Suicide assessment is key in assigning low or high risk individuals. Please also review AIHCP’s Crisis Intervention program


When anyone feels depressed, especially over time, it can become overwhelming.  This is why when helping depressed and grieving individuals to probe and ask questions about suicide.  It is critical to ask if one wishes to hurt or harm oneself when interviewing the patient.  It is important to see if those types of thoughts or ideas are entering the person’s mind.  If someone who is experiencing depression states they feel hopeless, then this is definitely a warning sign.  Not all hopeless individuals commit suicide, but anyone who has ever attempted or committed suicide definitely felt hopeless.

If the seriousness of an assessment manifests, then one needs to determine if one is low risk or high risk.  Many individuals in pain or depressed may think occasionally of killing oneself, but do not have the intention, desire or capability to do so, but as thoughts of suicidal ideation become more frequent and loud, then an assessment is definitely needed.  Hence after assessing symptoms of depression and the thought or at least implicit idea of suicide within the patient’s mind, it is important to access whether this person is low or high risk.  High risk individuals will require more intense observation and measures, while low risk will require less intense intervention.

If one makes comments about harming oneself, the next question is to determine lethality of the plan.   Is the plan doable?  Are the means, times and places for the event possible? If someone dictates one would like to shoot oneself, then access if this person has access to firearms.  A person who points out that he owns a gun that is at home and currently loaded in his closet poses a severely high risk.  Hence the more detailed the plan the higher the risk level.  If a person has access to the weapon named in the thought and a time planned, then immediate intervention is required. Police should be called or the person should be submitted to a psych ward for observation.  If the person on the other hand does not have access or ability to commit immediately, one should be immediately referenced to professional counseling for depression.

Someone who is high risk has more detailed plans, numerous thoughts, deeper depression, more drinking and drug issues, and access to carry out the plans. High risk individuals are also individuals who have survived past attempts.  So it is important to ask these questions as well, but also including family history of suicide.   Unfortunately, many individuals due to mental health stigmas, keep their sadness and depression to themselves.  No-one is aware of the high risk involved with the loved one or friend.  Many times, friends and family miss the subtle comments about life and death or the anxiety and depression someone is enduring.  Awareness, questions and listening are key in helping depressed individuals find the help they need.  Assessments can later be employed to determine the risk level.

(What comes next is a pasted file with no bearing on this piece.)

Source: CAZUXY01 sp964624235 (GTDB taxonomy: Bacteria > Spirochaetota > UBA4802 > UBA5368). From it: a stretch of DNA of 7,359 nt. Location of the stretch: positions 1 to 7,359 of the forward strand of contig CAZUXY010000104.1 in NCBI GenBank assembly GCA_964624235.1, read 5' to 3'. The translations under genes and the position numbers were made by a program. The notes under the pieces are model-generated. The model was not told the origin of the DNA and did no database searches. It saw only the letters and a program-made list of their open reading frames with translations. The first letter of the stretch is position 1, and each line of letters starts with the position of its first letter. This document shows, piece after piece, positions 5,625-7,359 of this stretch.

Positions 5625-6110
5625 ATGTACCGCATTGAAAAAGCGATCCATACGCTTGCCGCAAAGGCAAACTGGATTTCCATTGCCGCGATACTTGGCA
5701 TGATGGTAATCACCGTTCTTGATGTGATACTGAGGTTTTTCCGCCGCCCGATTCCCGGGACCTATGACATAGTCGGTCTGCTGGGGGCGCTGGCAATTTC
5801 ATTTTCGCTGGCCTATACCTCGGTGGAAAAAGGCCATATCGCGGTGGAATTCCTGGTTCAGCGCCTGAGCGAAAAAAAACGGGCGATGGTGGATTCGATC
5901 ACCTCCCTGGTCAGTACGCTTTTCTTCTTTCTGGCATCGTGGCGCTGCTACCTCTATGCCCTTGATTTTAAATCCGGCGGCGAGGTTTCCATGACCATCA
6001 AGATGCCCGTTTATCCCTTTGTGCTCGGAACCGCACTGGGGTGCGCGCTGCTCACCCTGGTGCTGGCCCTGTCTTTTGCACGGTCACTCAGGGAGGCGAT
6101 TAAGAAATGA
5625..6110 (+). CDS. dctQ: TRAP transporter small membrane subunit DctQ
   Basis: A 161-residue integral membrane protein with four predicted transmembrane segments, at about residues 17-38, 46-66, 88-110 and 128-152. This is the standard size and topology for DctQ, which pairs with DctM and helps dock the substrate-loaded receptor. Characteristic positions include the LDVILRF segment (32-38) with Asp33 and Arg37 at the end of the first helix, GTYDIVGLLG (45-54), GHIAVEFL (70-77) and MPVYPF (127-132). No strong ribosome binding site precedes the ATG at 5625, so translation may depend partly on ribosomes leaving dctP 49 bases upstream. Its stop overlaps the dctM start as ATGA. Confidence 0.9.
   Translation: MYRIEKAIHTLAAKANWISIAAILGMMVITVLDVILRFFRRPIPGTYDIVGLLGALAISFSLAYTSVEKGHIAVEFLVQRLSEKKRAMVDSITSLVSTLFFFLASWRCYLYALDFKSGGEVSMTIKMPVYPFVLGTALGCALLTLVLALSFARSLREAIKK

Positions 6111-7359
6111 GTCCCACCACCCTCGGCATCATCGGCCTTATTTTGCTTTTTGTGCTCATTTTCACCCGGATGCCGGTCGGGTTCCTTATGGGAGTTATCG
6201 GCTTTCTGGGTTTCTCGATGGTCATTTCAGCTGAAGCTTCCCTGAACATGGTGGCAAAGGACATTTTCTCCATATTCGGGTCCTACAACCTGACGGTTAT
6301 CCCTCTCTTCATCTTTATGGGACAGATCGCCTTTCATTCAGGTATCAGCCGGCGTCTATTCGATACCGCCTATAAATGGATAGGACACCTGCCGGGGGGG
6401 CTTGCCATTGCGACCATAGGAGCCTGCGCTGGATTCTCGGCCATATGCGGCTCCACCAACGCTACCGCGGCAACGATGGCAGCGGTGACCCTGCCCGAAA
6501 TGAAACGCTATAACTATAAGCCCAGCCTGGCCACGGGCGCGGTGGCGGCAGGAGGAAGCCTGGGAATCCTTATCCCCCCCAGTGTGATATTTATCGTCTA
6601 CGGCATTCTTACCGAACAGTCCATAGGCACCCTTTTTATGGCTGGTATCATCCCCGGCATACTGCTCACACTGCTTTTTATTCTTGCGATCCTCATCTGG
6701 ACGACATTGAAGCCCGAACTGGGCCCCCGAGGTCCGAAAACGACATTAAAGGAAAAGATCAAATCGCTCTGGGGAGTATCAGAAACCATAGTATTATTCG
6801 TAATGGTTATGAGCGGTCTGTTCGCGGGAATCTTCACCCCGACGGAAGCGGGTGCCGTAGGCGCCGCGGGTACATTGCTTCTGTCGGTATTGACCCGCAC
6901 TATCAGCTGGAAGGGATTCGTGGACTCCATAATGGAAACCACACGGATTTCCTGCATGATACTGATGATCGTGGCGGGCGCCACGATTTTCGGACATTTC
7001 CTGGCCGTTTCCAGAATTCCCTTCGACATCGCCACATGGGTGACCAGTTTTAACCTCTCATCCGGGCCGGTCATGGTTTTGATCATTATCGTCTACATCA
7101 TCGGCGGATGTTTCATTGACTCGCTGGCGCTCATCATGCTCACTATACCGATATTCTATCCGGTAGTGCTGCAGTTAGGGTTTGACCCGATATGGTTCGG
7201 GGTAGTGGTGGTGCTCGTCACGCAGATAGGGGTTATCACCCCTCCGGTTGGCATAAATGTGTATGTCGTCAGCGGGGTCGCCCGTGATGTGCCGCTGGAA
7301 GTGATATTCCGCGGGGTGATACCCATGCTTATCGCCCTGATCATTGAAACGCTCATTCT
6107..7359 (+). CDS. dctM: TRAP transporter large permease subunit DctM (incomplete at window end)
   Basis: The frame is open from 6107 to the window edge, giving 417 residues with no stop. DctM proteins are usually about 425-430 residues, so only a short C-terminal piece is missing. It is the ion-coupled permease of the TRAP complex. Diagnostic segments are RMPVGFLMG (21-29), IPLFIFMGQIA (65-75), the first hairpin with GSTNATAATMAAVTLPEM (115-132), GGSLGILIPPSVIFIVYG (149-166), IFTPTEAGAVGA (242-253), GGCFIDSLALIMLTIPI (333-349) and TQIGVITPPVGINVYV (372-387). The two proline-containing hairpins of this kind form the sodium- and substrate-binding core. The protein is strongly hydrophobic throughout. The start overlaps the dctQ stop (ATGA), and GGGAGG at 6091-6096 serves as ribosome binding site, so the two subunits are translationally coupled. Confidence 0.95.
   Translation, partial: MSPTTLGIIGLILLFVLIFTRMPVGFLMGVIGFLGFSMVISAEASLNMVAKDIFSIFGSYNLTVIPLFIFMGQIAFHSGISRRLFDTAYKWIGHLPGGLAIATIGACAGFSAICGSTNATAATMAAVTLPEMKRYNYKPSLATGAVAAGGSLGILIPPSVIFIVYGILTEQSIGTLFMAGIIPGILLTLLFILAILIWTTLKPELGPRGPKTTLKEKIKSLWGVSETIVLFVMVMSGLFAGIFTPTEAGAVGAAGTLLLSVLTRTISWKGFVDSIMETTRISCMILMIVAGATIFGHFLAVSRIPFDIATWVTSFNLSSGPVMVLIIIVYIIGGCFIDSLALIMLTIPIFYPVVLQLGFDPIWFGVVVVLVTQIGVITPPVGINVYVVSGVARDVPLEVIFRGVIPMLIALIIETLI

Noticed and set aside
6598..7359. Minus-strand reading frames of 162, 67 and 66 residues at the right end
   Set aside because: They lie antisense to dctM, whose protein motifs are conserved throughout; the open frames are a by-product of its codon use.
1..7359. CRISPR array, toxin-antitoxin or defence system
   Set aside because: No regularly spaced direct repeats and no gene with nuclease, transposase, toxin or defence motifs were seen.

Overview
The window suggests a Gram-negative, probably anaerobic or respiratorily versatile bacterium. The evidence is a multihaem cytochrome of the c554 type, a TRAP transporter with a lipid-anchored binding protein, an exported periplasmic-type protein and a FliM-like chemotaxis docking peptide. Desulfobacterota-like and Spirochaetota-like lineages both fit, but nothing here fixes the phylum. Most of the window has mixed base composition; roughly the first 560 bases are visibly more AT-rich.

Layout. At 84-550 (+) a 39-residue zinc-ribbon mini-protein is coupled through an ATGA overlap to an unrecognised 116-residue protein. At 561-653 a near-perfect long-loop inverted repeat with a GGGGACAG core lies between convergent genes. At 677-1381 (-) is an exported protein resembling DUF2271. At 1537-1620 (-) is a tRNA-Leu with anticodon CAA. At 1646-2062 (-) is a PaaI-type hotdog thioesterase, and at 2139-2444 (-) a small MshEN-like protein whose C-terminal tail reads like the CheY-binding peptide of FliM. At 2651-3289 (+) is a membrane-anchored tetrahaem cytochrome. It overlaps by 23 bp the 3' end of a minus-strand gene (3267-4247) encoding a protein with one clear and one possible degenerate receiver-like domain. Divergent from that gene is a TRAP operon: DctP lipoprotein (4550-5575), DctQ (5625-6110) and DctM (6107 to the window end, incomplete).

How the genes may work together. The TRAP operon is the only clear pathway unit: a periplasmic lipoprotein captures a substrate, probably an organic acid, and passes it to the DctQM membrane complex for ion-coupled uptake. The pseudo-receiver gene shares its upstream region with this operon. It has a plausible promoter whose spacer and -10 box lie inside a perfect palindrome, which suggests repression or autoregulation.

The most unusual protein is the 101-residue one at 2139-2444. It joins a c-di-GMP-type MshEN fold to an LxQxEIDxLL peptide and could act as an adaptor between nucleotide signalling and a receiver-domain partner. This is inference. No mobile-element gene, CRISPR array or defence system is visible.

When one is in crisis, it is important to ask questions about self harm or hurting oneself and see if anyone is frequently thinking of it or planning it


If anyone manifests any level of suicidal ideation, it is important to convince the person to make a no-suicide contract in which the individual promises to call someone if the person feels low, hopeless, or ideation of killing oneself manifests.   This last outlet may be the helping hand one needs not to take it to the next step. In this type of contact, the person promises to call a loved one or yourself if ideation manifests.  Sometimes this last call for help is the difference between life and death.  It is also important to discuss the frequency of alcohol and drug use during this period of time and how it can play a role in poor decisions.

Individuals kill themselves not because they want to die but because they do not feel life is worth living.  Many of them are not in the proper state of mind due to depression, trauma or extreme pain.  These individuals need counseling and help so they do not fall victim to suicide itself.  With so many stigmas surrounding suicide, it is important to remember that someone who commits it or attempts is dealing with temporary mental illness.  One should not blame but try to help.  It is not a true sin in the classical sense that once was attributed to it but a true mental state of imbalance.